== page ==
Conservationists are celebrating another win for wildlife with an announcement that another county in California has suspended its contract with Wildlife Services, a program run by the U.S. Department of Agriculture (USDA) that has come under increasing fire for its cruel and wasteful war on wildlife.
Although it sounds like a program that should be helping wildlife, it instead wastes millions of taxpayer dollars every year – mainly at the behest of agricultural and hunting interests – to kill millions of wild animals, including native predators, protected species and companion animals. In 2017 alone, 2.7 million animals were senselessly killed.
Unfortunately, not only is the annual death toll heartbreaking, so is its continued use of a host of cruel and indiscriminate methods used to slaughter wildlife, ranging from traps, snares, poisons and gas to aerial gunning.
While the program has come under increasing scrutiny, several counties in California have ended their contracts with Wildlife Services, in favor of humane, non-lethal alternatives and now wildlife advocates are celebrating Siskiyou County joining that list.
“Communities across California are becoming models for successful science-based human-wildlife coexistence,” said Michelle Lute, wildlife coexistence campaigner for WildEarth Guardians. “We welcome Siskiyou County to the growing community of people harmoniously living with wildlife in our shared ecosystems.”
Siskiyou County’s announcement was made in response to legal pressure by a coalition of animal advocacy and conservation organizations, including the Animal Legal Defense Fund, Animal Welfare Institute, Center for Biological Diversity, Environmental Protection Information Center, Mountain Lion Foundation, Natural Resources Defense Council, Project Coyote and WildEarth Guardians, that warned it’s contract with Wildlife Services was violating the California Environmental Quality Act.
According to the coalition, Wildlife Services killed approximately 28,000 animals in Siskiyou County from just 2008 to 2016, without assessing the environmental damage it was causing, or considering alternatives.
Species targeted range from badgers, raccoons, skunks, opossums and beavers to foxes, black bears, mountain lions and coyotes, in addition to thousands of birds. The program in the county has also faced criticism for using cruel and indiscriminate traps and snares, which killed non-target animals, including dogs and cats, and for putting protected species, like tricolored blackbirds, at risk.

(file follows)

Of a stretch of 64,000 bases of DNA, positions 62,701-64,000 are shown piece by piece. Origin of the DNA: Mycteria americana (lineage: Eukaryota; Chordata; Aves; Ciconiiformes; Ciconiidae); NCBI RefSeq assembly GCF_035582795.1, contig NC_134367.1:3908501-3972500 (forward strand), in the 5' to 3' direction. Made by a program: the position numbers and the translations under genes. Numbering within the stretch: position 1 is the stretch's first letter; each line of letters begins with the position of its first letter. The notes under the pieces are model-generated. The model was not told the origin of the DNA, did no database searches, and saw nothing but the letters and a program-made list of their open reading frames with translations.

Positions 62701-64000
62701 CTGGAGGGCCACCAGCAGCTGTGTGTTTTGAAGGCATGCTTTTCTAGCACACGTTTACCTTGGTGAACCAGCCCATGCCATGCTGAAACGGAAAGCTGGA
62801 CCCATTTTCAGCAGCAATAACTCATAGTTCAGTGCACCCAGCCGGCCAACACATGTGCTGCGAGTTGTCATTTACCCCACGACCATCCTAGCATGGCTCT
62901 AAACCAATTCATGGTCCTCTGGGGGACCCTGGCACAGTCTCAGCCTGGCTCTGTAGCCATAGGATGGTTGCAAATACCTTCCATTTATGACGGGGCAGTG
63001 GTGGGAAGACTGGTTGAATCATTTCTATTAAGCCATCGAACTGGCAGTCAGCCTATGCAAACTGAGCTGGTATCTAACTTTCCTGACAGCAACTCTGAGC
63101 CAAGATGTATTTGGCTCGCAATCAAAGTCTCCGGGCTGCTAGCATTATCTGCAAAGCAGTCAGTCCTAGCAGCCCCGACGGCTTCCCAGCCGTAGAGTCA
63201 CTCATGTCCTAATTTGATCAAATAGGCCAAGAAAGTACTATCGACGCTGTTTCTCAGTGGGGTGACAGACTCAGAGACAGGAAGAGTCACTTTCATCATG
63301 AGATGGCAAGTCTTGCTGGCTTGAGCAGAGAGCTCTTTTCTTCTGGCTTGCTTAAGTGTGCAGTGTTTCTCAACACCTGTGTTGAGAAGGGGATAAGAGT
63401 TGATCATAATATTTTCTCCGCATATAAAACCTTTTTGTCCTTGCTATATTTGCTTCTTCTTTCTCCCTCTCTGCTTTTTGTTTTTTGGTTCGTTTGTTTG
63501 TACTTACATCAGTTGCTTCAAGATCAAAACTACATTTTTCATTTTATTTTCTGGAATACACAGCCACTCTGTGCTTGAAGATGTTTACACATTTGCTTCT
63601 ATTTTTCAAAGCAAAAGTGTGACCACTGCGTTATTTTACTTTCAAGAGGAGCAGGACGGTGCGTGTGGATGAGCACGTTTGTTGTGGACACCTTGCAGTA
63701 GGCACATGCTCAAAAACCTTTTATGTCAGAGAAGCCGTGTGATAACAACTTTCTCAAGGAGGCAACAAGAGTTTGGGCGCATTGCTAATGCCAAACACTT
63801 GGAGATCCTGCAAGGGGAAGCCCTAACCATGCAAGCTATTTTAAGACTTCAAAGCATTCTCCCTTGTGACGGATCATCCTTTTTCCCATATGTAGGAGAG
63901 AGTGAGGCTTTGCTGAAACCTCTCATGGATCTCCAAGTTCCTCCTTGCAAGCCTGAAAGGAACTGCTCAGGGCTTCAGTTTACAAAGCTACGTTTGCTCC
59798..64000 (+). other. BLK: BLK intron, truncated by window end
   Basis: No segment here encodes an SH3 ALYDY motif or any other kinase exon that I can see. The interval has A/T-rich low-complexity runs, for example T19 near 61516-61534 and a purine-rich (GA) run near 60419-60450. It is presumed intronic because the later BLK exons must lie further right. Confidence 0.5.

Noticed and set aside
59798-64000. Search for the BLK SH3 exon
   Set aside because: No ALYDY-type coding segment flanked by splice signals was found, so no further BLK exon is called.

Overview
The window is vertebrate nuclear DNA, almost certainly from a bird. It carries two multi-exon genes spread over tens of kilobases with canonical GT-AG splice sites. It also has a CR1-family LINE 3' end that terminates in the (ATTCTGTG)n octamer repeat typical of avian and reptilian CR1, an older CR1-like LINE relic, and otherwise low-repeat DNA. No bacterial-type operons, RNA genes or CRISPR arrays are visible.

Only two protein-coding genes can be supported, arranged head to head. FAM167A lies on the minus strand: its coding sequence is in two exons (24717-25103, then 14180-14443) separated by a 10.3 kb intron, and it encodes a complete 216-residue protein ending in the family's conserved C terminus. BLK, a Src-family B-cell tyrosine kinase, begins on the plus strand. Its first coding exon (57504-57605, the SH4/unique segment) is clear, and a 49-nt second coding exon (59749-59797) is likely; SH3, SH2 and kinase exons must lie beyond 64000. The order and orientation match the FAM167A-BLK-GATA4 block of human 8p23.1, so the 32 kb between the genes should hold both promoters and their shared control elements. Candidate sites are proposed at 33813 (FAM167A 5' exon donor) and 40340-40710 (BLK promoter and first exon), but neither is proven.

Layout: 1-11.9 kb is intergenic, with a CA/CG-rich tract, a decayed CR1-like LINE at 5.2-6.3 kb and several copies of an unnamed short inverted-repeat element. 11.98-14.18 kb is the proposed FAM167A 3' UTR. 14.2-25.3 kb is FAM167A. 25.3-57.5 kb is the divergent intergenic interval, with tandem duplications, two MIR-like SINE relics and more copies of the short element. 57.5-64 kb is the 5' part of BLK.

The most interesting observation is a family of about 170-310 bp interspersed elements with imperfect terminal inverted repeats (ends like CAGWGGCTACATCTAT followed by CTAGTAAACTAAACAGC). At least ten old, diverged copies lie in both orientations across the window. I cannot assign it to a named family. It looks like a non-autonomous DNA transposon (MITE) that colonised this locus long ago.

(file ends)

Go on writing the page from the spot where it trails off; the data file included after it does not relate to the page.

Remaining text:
“Siskiyou County’s decision recognizes the unacceptable risk that Wildlife Services’ methods present to the many threatened and endangered species that call the county home,” said Johanna Hamburger, a wildlife attorney at the Animal Welfare Institute. “This is a significant step that will protect species such as the tricolored blackbird, which has declined by nearly 90 percent in the past 90 years, and is easily mistaken for other species of blackbirds that Wildlife Services routinely targets.”
The change is an important win for wildlife, and a promising step towards promoting more cost-effective, non-lethal alternatives for wildlife management, dealing with “nuisance” animals, and promoting coexistence with other species, as other places, like Marin County, have already proven is possible.
“Siskiyou is the fourth county to suspend its contract with Wildlife Services as a result of our efforts,” said Stephen Wells, executive director of the Animal Legal Defense Fund. “Other California counties with wildlife-killing programs should sit up and take notice: This succession of wins for wildlife has generated a momentum that is impossible to ignore.”
This article was first published by Care2.com on 28 Aug 2018.